Reverse Mentoring

It is important to acknowledge that generation gaps exist at schools. The speed of change and the speed of communication and information delivery have amplified the generation gap. Many of the educators who are just coming out of a college setting now have a clearer picture of today’s students. School leadership (me) must realize that even those teachers who have been in the classroom for five to 10 years may have a truer perspective and pulse on today’s young parents. My leadership team, a small group of four women, reflects from four to 30 years of classroom experience, and we recognize that understanding and growth have been experienced at both ends of that experience spectrum.

This gives those of us who work together a distinctive opportunity to mutually influence and learn from each other. It also means that in many cases, we need to have the younger women lead. We must look beyond the measure of years of experience, and allow leadership to grow because of the depth of experience. By enabling  young, knowledgeable teachers and leaders to impact the culture and flow of information at the school site, I am not implying the antithesis of Titus 2. However, as we work together in community to sharpen each other in both directions, we can blend our experiences to create a space where there is authentic and targeted growth for not only the students but the faculty and staff as well.

Building Trust

In order for mentoring and reverse mentoring to work, a culture of trust must be cultivated. This includes on a leadership team, where it is important to bring a variety of viewpoints, experience, and expertise together. We must also build the capacity for others to lead, and this can be done through informal, small-group PLCs, or in large-group professional development meetings at the school site or in the community at large. Building the confidence and leadership capacity at our schools bodes well for the future of Christian school leadership. We have to do this with intentionality, based on an understanding of being in the trenches and how to work collaboratively for the strongest future of our schools.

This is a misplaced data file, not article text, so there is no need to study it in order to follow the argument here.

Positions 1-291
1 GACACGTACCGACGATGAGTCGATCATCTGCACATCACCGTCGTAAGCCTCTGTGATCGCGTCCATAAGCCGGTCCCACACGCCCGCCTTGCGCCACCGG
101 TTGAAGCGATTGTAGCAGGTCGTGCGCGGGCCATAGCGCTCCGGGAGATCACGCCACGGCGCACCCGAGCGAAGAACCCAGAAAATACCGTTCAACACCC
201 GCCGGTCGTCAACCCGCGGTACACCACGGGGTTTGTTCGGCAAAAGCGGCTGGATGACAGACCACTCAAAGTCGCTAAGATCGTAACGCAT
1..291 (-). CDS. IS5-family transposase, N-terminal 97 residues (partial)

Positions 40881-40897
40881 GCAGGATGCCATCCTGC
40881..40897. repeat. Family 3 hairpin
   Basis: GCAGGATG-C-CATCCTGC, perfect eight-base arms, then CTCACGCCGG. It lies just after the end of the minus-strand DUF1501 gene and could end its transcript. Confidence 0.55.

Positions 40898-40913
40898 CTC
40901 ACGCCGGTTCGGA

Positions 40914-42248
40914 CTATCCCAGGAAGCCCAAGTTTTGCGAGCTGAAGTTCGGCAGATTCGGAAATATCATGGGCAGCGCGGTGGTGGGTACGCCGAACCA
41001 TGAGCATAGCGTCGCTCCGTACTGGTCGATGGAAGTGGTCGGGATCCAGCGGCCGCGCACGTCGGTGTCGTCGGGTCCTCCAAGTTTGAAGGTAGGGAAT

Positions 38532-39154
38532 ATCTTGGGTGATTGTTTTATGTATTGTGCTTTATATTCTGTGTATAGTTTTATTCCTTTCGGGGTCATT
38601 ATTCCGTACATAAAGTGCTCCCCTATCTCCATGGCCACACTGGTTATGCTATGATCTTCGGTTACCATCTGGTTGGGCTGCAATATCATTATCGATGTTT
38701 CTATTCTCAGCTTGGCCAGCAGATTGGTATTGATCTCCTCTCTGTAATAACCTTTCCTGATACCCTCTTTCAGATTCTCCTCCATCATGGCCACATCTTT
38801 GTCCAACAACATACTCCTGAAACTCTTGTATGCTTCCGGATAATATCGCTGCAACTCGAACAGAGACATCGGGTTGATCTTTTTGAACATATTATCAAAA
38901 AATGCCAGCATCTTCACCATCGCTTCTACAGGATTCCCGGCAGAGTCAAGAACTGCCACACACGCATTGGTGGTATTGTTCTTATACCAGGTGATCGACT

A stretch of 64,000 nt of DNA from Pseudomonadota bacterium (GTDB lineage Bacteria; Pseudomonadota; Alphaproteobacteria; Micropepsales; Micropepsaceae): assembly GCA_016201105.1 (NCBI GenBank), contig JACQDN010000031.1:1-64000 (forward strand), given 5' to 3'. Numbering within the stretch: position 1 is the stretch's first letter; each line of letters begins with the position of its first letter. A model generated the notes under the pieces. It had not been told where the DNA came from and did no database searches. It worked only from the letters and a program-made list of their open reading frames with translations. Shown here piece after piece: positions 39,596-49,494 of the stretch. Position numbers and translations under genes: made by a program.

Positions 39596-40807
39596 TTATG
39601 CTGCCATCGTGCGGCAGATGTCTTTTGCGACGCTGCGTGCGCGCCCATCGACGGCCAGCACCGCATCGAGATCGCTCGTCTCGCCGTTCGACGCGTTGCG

As women leaders continue to care deeply about the people with whom we do school life, let’s faithfully and collectively care for the people in our school communities. We cannot carry the burdens of every member of the school community, but we can partner with colleagues, parents, students, and each other to create caring communities, as we lead our schools well.

This blog is the final post of a five-part series on women’s leadership in Christian education. This series is co-published by the ACSI blog and the CACE blog, in an effort to bring innovative and relevant thinking in Christian education to our respective readerships.